Role reversal: Unions meet with Cameron following Miliband spat

By Ian Dunt

Trade union officials have met with the prime minister just as the leader of Unite fights a war of words with Ed Miliband.

The Downing Street event was the first official meeting between a Tory prime minister and union leaders since TUC general secretary Norman Willis met Margaret Thatcher during the miners’ strike in 1985.

It comes just as Labour leader Ed Miliband, whose party is dependent on union support for funding, smacked down comments from new Unite leader Len McClusky.

Writing for the Guardian, Mr McClusky called on unions to work with student activists in a bid to bring the cuts programme to a halt.

“Their mass protests against the tuition fees increase have refreshed the political parts a hundred debates, conferences and resolutions could not reach,” he said.

“The magnificent students’ movement needs urgently to find a wider echo if the government is to be stopped.”

Ms McClusky was keen to disassociate himself from Socialist Workers Party (SWP) banners, prevalent at demonstrations, demanding a general strike, but he remained open to the idea of wider cooperation in anti-cuts actions.

“While it is easy to dismiss ‘general strike now’ rhetoric from the usual quarters, we have to be preparing for battle,” he wrote.

“It is our responsibility not just to our members but to the wider society that we defend our welfare state and our industrial future against this unprecedented assault.”

The comments were quickly rejected by Mr Miliband’s camp, which is nervous about being daubed with the Red Ed moniker by the tabloid press.

“Ed warned about using overblown rhetoric about strikes in his conference speech and this is a case in point,” a spokesperson said.

“The language and tone of Len McCluskey’s comments are wrong and unhelpful and Ed Miliband will be making that clear when he meets him in the near future.”

Speaking on the World at One, Mr McCluskey played down the disagreement.

“Ed has got a particular job to do. I didn’t see it as slapping me down,” he said.

“He said it was unhelpful and he disagrees with me and I respect that.

“I have no doubt that when we get an opportunity to talk he will listen to what I have to say and I will listen to what he has to say.”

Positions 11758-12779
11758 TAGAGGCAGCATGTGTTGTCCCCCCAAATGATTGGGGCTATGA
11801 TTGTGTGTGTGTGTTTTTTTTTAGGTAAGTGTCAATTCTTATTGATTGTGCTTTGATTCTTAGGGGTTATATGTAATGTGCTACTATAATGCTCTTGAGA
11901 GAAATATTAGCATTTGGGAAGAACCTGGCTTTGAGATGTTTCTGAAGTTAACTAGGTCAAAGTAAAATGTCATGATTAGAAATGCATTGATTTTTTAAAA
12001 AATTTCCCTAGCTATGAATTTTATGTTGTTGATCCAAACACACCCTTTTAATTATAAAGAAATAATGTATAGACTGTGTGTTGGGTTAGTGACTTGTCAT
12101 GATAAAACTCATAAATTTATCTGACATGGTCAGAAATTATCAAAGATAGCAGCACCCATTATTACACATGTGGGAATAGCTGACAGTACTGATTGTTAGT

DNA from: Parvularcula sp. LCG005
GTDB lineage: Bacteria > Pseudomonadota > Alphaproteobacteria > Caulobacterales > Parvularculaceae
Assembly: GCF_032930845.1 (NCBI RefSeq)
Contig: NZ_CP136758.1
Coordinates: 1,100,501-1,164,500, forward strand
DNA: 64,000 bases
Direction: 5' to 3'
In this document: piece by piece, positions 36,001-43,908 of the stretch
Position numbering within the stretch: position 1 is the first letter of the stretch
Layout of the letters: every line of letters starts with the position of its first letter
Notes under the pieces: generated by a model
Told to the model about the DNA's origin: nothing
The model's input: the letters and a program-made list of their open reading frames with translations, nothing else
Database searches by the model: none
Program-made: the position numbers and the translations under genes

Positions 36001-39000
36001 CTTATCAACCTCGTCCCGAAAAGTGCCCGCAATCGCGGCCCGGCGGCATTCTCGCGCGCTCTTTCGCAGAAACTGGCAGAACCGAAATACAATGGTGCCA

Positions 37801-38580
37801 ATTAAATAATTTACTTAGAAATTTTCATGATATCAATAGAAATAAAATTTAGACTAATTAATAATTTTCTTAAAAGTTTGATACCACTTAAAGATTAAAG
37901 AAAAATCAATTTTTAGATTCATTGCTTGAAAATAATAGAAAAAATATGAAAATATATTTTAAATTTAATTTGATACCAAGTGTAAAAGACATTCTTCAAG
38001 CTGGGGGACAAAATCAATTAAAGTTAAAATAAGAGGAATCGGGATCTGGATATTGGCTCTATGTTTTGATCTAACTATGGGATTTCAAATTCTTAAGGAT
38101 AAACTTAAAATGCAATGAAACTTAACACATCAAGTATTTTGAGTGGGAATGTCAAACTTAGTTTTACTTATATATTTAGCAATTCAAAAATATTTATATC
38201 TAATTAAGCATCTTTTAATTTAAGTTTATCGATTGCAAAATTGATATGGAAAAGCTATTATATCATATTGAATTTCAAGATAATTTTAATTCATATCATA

The McClusky piece was fiercely supportive of the student protests, which have been praised by some for their vigour and passion and condemned by others for the property damage and clashes with the police which took place.

“Students have to know that we are on their side,” Mr McClusky said.

“We must unequivocally condemn the behaviour of the police on the recent demonstrations. Kettling, batoning and mounted charges against teenagers have no place in our society.

“It is ironic that young people have been dismissed as apathetic and uninterested in politics – yet as soon as they turn out in numbers they are treated as the ‘enemy within’ in a way instantly familiar to those of us who spent the 1970s and 1980s on picket lines.”

Mr McClusky also had words of advice for Mr Miliband.

“Unless people are convinced not just that they are hurting – not hard to do – but also that there is a coherent alternative to the Cameron-Clegg class-war austerity, then getting millions into action will remain a pipe dream,” he said.

“A key part [of the alternative] must be a rejection of the need for cuts. ‘What do we want? Fewer cuts later on’, is not a slogan to set the blood coursing.”

Bob Crow, RMT general secretary, was quick to highlight disagreements in Number 10 about the spending cuts programme.

“Today we warned the prime minister that next year promises to be even bleaker for millions of families and their communities as the spending cuts bite hard and hit jobs and services,” he said.

“We made clear to the prime minister our strong view that the spending cuts would both be socially divisive and economically dangerous.”

Student activists have conducted a series of four major demonstrations in the last two months, as plans to triple tuition fees made their way through parliament.

Organisers are currently mapping out how the nascent movement will continue its fight after the New Year.